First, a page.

Culture | Slideshow: Hong Kong's mountain of Lunar New Year waste
  • Before. Narcissus flowers organized in a neat row at a Lunar New Year fair. Photo: Ya Leung
    Before. Narcissus flowers organized in a neat row at a Lunar New Year fair. Photo: Ya Leung
  • After. Narcissus flowers are dumped in the rubbish bin after midnight. Photo: Ya Leung
    After. Narcissus flowers are dumped in the rubbish bin after midnight. Photo: Ya Leung
  • What a waste. These new year flowers could have been reused instead of discarded. Photo: Ya Leung
    What a waste. These new year flowers could have been reused instead of discarded. Photo: Ya Leung
  • Overflowing. The blue bin is just for paper, but is filled with all sorts of waste. Photo: Ya Leung
    Overflowing. The blue bin is just for paper, but is filled with all sorts of waste. Photo: Ya Leung
  • Ugly mess. Excessive waste at the New Year fair can attract vermin. Photo: Ya Leung
    Ugly mess. Excessive waste at the New Year fair can attract vermin. Photo: Ya Leung
  • Oodles of reusables. Buckets, boxes and bags of things at a Yuen Long recycling station. Photo: Ya Leung
    Oodles of reusables. Buckets, boxes and bags of things at a Yuen Long recycling station. Photo: Ya Leung
  • Up for grabs. People can come and take anything they want for free. Photo: Ya Leung
    Up for grabs. People can come and take anything they want for free. Photo: Ya Leung
  • Green effort. A box for collecting used red packets at a shopping mall in Hong Kong. Photo: Ya Leung
    Green effort. A box for collecting used red packets at a shopping mall in Hong Kong. Photo: Ya Leung

Mountains of waste

Chinese celebrate the new year with “surplus” and “prosperity,” by buying flowers and goods, but photographer Ya Leung shows it also creates tonnes of rubbish

February 11, 2017 6:28 AM (UTC+8)

Today is the 15th day of the Year of the Rooster, and by tradition, marks the end of the Lunar New Year celebration, the single most important one in the Greater Chinese region.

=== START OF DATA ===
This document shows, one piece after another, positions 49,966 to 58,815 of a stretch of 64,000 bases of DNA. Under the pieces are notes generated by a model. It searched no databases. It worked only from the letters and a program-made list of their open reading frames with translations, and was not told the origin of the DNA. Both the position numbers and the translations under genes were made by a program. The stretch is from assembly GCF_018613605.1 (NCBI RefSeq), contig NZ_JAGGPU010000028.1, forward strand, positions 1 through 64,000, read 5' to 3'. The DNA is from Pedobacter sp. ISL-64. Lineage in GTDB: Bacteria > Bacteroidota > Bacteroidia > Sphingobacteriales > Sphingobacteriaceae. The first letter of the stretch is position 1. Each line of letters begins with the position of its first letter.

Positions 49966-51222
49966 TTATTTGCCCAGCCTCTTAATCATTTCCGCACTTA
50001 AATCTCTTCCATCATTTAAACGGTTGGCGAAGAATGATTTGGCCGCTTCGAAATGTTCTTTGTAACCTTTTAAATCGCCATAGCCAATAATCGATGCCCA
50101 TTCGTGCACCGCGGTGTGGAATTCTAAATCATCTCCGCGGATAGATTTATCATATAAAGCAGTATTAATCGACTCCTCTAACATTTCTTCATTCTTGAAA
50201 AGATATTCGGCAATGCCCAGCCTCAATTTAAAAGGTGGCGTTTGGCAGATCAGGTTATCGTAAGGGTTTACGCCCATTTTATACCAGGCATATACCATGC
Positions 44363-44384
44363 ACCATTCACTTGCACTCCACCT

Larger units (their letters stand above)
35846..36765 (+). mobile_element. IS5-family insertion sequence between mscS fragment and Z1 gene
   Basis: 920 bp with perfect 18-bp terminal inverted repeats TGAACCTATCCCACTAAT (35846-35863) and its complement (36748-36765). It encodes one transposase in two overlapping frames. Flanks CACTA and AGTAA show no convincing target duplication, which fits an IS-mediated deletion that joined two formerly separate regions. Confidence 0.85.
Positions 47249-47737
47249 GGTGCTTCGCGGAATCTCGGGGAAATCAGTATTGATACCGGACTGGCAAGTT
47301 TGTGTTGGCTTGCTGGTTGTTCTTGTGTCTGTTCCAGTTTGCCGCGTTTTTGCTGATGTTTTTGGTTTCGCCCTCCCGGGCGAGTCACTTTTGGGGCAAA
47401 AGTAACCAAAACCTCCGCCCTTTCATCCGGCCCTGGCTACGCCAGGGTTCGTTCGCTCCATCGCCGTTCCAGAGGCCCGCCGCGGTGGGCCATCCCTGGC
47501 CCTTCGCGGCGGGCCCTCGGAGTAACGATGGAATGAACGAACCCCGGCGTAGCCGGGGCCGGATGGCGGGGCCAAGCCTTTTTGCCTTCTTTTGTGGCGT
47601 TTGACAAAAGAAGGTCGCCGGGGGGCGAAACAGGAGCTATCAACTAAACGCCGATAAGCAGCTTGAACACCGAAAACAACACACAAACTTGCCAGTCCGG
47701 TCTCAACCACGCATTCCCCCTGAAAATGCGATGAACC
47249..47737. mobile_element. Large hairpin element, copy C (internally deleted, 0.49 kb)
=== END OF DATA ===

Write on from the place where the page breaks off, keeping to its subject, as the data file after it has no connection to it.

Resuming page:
Chinese often celebrate “surplus” and “prosperity,” by buying flowers and goods, but it can also mean creating loads of waste and the environment suffers.

In Hong Kong, the story starts with the Lunar New Year fair, or the flower market in colloquial Cantonese, an occasion that lasts for a week leading up to the early morning of the first day of the new year. This is when families go festive shopping.

Slideshow: Hong Kong’s generational divide

This year, the Food and Environmental Hygiene Department collected more than 1,000 unsold pots of flowers and plants from vendors after the fair closed, and delivered them to 201 elderly and residential homes as well as eight public hospitals.

However, many more flowers could be seen in the rubbish bin.

Some flowers vendors start to pack up and leave the site at around 3am and they would throw out unsold goods, so people who wanted the flowers had to buy from stalls nearby.

It is also not economical for vendors to transport flowers back to their stores. The narcissus, for example, is only popular during the New Year and vendors may not have any other chance to sell them, except at the fair.

The 15 markets around Hong Kong produced around 365 tonnes of rubbish this year, according to the government. This rubbish can fill up around 20 medium-haul Airbus 320-200 aircraft. 

This is also 82 tonnes less than the total amount dumped last year.

Luckily, the government and people are increasingly aware of the problem. Community green stations were set up in three districts this year to recycle materials collected from fairs.

Residents near the recycling station can take and of the chairs, tables and even tents away for free.

Advocacy group Greeners Action is also launching a red packets recycling campaign, and has already collected more than 20 million red packets for the past seven years.

In 2013, Hong Kong people used 320 million red packets, killing 16,000 trees, up from 180 million in 2011, according to the group.

Read: WeChat users send 46b digital red packets over Lunar New Year

Red is the theme colour for Lunar New Year, perhaps we also need a bit more green.

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